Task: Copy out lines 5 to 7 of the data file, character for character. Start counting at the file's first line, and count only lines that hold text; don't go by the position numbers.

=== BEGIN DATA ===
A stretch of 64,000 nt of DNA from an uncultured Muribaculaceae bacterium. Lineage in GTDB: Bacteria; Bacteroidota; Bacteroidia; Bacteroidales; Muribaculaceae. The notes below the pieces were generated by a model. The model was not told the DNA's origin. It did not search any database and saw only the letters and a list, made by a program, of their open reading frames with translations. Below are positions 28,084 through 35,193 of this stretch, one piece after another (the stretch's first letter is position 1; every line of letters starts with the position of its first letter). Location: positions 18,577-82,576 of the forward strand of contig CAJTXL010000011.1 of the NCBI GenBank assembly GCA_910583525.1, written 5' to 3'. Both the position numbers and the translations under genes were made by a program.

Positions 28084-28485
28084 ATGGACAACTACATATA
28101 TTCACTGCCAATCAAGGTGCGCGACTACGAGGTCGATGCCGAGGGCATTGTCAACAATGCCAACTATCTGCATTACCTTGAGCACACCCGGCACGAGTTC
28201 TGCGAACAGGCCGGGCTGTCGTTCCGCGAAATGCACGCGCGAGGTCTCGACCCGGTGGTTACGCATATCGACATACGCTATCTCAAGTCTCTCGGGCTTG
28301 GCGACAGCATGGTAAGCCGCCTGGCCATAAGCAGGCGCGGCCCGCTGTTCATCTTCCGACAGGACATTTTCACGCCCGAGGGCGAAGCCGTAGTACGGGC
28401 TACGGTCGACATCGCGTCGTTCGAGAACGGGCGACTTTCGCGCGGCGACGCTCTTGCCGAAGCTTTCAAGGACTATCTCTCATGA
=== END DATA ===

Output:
28201 TGCGAACAGGCCGGGCTGTCGTTCCGCGAAATGCACGCGCGAGGTCTCGACCCGGTGGTTACGCATATCGACATACGCTATCTCAAGTCTCTCGGGCTTG
28301 GCGACAGCATGGTAAGCCGCCTGGCCATAAGCAGGCGCGGCCCGCTGTTCATCTTCCGACAGGACATTTTCACGCCCGAGGGCGAAGCCGTAGTACGGGC
28401 TACGGTCGACATCGCGTCGTTCGAGAACGGGCGACTTTCGCGCGGCGACGCTCTTGCCGAAGCTTTCAAGGACTATCTCTCATGA